Regular visitors to our tax blog may recall that late last year, Minnesota tax defendant Jerome Robert Hennessey, 56, former owner of a grain elevator company, was charged with wire fraud and tax evasion. The charges arose from a scheme in which Hennessey, during the period from 2003 to 2018, defrauded the co-op he managed, Ashby Farmers’ Co-Operative Elevator Company, by exploiting his control over company finances to write himself and other parties numerous checks, which were used to pay for hunting expenses, real estate, and other personal luxuries. In addition, Hennessey substantially underreported his income to the Internal Revenue Service over the period from approximately 2011 to 2017, defrauding the IRS out of roughly $1.2 million (and Minnesota tax authorities, another $400,000). According to a Department of Justice press release, Hennessey, appearing before Chief Judge John R. Tunheim, pleaded guilty on February 14, 2019. Sentencing is currently scheduled for June 13.
Hennessey pleaded guilty to two offenses: tax evasion, in relation to underreported income, and wire fraud, in relation to false information Hennessey provided banks in order to obtain “a line of credit for more than $7 million.” Rather than using the loans to pay for business expenses, like the purchase of grain or equipment, Hennessey instead spent the money on various personal expenses, including “renovations and improvements to his residence and a cabin, the purchase of real estate, the purchase of all-terrain vehicles, outstanding credit card balances, property taxes, expensive hunting trips, and taxidermy services,” according to the press release. In total, Hennessey obtained approximately $7 to $8 million in credit.
In addition to misusing company funds for his own personal benefit, Hennessey failed to report large amounts of income to the IRS, admitting to omitting roughly $3.6 million from his tax returns during the period from 2011 to 2017. The defendant’s failure to report income cost the government approximately $1.6 million in tax revenue, including $1.2 million in unpaid federal taxes and $400,000 in unpaid Minnesota taxes. In particular, prosecutors highlighted 2013, when Hennessey omitted approximately $700,000 from his tax returns, reporting only a fraction of his income at roughly $97,000.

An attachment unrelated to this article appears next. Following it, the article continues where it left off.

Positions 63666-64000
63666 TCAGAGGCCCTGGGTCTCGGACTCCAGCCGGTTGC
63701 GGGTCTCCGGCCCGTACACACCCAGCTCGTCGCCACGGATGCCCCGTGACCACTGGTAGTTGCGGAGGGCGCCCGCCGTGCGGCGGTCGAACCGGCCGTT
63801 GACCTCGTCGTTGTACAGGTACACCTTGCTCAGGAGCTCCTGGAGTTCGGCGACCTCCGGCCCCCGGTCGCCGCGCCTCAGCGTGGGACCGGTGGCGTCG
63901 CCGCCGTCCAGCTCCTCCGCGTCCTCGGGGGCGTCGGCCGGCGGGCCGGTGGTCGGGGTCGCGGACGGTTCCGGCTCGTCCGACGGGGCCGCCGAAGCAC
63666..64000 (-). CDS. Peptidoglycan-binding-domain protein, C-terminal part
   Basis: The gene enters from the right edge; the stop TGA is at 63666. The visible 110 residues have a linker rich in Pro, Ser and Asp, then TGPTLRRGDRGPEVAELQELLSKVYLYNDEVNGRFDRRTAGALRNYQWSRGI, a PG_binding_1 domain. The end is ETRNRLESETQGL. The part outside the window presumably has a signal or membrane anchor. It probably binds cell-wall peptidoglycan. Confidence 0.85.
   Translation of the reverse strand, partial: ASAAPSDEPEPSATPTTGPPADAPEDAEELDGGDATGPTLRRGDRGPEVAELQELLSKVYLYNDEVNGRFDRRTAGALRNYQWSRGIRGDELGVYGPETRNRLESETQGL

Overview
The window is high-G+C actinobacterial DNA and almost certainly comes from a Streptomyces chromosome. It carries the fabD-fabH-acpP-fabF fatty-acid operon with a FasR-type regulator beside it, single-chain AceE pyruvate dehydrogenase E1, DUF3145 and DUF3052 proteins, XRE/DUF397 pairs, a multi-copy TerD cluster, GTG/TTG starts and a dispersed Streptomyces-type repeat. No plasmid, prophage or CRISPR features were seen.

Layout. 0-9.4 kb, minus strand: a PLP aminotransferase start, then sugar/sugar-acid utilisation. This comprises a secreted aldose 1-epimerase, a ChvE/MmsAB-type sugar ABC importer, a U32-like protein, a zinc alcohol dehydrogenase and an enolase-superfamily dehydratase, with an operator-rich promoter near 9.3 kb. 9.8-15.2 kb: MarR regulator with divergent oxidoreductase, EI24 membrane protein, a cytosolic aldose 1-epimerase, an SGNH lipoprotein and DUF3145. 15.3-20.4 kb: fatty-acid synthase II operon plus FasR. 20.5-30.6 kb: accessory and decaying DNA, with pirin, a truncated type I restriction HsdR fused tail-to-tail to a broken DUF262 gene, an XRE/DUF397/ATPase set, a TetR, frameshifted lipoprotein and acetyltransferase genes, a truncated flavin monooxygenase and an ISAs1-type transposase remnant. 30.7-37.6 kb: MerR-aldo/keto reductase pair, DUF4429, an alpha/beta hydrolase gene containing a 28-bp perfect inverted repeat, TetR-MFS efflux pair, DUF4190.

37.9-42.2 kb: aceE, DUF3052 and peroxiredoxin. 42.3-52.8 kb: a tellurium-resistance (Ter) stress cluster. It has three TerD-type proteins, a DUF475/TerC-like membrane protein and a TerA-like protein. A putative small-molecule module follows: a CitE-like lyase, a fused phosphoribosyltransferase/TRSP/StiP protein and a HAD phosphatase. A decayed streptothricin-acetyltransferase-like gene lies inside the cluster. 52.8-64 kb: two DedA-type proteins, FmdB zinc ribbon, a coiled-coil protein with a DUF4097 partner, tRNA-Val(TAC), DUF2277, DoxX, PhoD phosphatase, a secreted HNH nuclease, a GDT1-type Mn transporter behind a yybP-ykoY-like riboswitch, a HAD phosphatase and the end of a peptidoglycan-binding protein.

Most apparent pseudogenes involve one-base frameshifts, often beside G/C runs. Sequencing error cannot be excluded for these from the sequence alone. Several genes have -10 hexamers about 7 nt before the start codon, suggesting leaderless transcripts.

On September 10, 2018, Hennessey, instead of meeting with co-op members, briefly fled to Iowa with assistance from another individual. However, he returned to Minnesota on December 4, one day after charges were filed in federal court. After pleading guilty on February 14, Hennessey is expected to be sentenced on June 13. At sentencing, he faces up to eight years in federal prison, in addition to a slew of devastating fines: $5.3 million in restitution, to be paid to co-op members who were financially harmed by the scheme; another $1.2 million in restitution, to be paid to the IRS; and finally, up to $250,000 in additional criminal fines. Court records indicate that, with regard to the payment of Hennessey’s restitution orders, co-op members should receive priority over the IRS.
Every year, hundreds of taxpayers are prosecuted for tax fraud, which includes the willful failure to file taxes, pay taxes, report true amounts of income, or report all sources of income. For business owners, it is also essential to maintain clear, detailed, and most importantly, accurate books and records. Hennessey, for instance, supplied false information to co-op bookkeepers, which – at least for a time – enabled him to “give the false impression that the funds [he] had taken had been used for legitimate purposes.” A professional business bookkeeping service makes it easier to keep precise track of company finances – and to locate how and where resources are being allocated.
Regardless of whether you own a business, a tax audit or IRS criminal investigation puts you in serious jeopardy. Depending on the age, nature, and severity of a tax error, the consequences might include hefty tax assessments, interest charges, and/or various civil penalties. If the error was the result of a deliberate attempt to defeat the tax code, the consequences could also include criminal fines, jail time, victim restitution, IRS restitution, and supervised release and loss of licensure among other penalties.
If you or your business is facing an IRS audit, Eggshell Audit, California tax audit, or a criminal tax investigation, consult with a knowledgeable tax defense lawyer for legal assistance immediately. At the Tax Law Office of David W. Klasing, our Orange County income tax fraud defense attorneys have more than extensive experience handling exposure to misdemeanor charges, felony charges, and all types of state and federal tax audits. For a confidential, reduced-rate consultation, contact the Tax Law Office of David W. Klasing online, or call our tax firm today at (800) 681-1295.
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